When parents divorce, alimony ensures that both parents contribute financially to the custody of their children. Child support payments can be negotiated between parents, but the courts intervene when they cannot agree on the right amount. Here’s a breakdown of what child support is used for, who receives it, and what restrictions apply.
Sponsored: You can also work with a financial advisor to prepare your finances to pay child support or to ensure that the support you receive is used to help your child meet eligible expenses.
What is child support?
Alimony ensures that both parents help support their children financially by forcing the ex-spouse who does not have custody to provide financial support. Even if a parent does not want to become personally involved in their children’s lives, they may still be required to contribute to their child’s education expenses. Failure to pay court-ordered child support can result in fines and even jail time.
How is child support determined?
Child support rules vary by state, but the general rule is that the child should be treated relatively the same as if the parents were not divorced. Many states offer calculators or guidelines that help determine child support. For this reason, it’s best to speak with a divorce attorney in your state to determine which rules apply to your situation.
Child support is generally based on a child’s basic needs and each parent’s income. Over time, if a parent’s income changes significantly, either parent can ask the court to increase or decrease child support payments accordingly.
Who receives child support?
In most states, children receive child support until age 18 or until they graduate from high school. Also, if the child goes to college, the parents may be required to continue paying child support until they graduate from college or higher. Child support is paid to the other parent. However, the child support money is the child’s right and the money should be used to cover his or her expenses.
What can child support be used for?
Raising a child can be expensive, and parents have many different costs to bear. Child support is usually used to cover basic needs, health care, childcare, school fees or other expenses. Here are some of the most common expenses for each category:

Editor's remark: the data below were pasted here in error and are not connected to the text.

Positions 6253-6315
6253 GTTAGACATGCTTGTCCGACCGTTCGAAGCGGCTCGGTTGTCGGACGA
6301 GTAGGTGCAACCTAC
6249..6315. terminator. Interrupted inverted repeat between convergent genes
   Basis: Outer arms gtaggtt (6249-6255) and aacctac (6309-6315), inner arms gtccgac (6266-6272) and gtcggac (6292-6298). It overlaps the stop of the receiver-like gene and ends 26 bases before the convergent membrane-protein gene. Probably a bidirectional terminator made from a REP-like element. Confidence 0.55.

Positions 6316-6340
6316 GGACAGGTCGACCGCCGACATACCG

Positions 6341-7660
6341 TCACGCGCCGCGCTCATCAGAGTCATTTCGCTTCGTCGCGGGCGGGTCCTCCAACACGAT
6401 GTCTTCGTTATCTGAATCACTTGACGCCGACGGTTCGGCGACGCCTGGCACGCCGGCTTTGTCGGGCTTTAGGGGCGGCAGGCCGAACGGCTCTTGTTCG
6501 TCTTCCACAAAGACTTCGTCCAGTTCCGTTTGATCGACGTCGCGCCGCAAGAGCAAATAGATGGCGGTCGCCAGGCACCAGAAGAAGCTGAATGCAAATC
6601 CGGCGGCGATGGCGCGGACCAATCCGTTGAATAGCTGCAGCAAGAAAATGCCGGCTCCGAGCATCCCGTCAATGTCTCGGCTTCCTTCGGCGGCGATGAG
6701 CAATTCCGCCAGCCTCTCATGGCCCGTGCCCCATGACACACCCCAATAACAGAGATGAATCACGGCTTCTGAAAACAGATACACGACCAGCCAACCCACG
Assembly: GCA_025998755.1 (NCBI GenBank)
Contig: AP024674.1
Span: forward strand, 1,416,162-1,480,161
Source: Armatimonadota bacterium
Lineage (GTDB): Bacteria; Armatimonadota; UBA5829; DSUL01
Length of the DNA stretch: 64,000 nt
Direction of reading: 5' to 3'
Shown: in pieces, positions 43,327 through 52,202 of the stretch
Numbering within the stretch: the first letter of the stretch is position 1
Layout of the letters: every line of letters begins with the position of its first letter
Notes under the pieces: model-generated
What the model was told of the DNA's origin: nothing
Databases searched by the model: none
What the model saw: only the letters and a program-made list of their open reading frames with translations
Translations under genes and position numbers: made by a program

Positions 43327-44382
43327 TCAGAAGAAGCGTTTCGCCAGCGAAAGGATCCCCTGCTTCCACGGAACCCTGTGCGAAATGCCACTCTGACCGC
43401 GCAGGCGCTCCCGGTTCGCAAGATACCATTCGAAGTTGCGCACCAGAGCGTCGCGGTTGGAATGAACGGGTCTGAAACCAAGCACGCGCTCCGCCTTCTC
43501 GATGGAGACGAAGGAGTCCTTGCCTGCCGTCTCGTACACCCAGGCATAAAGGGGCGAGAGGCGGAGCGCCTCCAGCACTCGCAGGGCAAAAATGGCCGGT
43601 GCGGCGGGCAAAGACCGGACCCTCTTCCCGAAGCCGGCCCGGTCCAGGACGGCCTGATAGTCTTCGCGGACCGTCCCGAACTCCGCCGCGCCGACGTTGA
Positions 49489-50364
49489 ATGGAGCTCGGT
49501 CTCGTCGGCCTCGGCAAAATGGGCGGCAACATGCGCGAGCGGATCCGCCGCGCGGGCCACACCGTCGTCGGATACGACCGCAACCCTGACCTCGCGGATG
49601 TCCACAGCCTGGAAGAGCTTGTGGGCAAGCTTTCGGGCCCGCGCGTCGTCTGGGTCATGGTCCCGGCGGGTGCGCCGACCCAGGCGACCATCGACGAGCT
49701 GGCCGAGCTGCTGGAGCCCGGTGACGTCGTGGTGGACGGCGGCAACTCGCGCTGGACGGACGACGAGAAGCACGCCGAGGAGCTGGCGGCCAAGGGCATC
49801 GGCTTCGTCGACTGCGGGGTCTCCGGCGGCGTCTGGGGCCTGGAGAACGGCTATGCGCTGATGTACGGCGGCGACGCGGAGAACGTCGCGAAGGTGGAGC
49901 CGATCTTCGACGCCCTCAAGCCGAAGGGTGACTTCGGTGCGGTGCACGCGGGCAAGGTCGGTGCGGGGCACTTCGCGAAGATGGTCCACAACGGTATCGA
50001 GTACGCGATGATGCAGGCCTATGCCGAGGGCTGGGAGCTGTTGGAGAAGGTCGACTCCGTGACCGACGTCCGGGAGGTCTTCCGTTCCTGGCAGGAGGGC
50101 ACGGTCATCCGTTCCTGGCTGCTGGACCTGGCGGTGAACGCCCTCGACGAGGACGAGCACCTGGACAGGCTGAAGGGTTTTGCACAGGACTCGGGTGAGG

Basic needs: Food, clothing, housing and transportation.
Health care: Medical, dental and visual insurance. Co-payment and deductibles, braces, over-the-counter medications and hygiene.
Child care: Daycare, before and after school daycare and summer camps.
Tuition: Children may attend a private school for religious or educational reasons. Some states also require child support to help cover the cost of attending college or graduate school through tuition payments or 529 plans.
Other expenses: Extracurricular activities, tutoring, uniform or instrument costs and extraordinary health costs.
Are there any restrictions on how you can spend child support?
Generally, the receiving parent is not required to keep track of how they spend child support payments. Once the money is received, it is usually mixed with other funds in their bank accounts. For this reason, it is almost impossible to distinguish which money is used for which expenses.
However, if the paying parent can determine that the needs of the child are being neglected while the receiving parent is spending the money on themselves, they could appeal to the court. The court will not get involved in small disagreements. But, they will investigate if it is obvious that the child’s needs are not being met. In these situations, the court may require the receiving parent to document how the money is spent to care for the child.
Child support is a legal obligation to support the needs of a child when the parents divorce. These payments must generally be made until the child turns 18 or graduates from high school. However, they can continue their college studies. The money must be spent on the needs of the child, but it is generally not necessary to document how the money is used. Consult your financial advisor and attorney on how to approach your financial obligations if you are going through a divorce.
Family Financial Planning Tips
Working with a financial planner can help you meet your financial obligations to your children, while saving for your own future. You can discuss your goals with your financial advisor to determine the best strategy for your situation. If you don’t have one, finding an advisor doesn’t have to be difficult. SmartAsset’s free tool connects you with up to three financial advisors who serve your area, and you can interview your matching advisors for free to decide which one is right for you. If you’re ready to find an advisor who can help you achieve your financial goals, start now.
When you have children, there are many ways to take care of your children financially, including 529 plans, UTMA accounts, and life insurance. Life insurance provides a lump sum to your heirs when you die to replace your income and cover your expenses. Use our life insurance calculator to determine how much coverage you might need.
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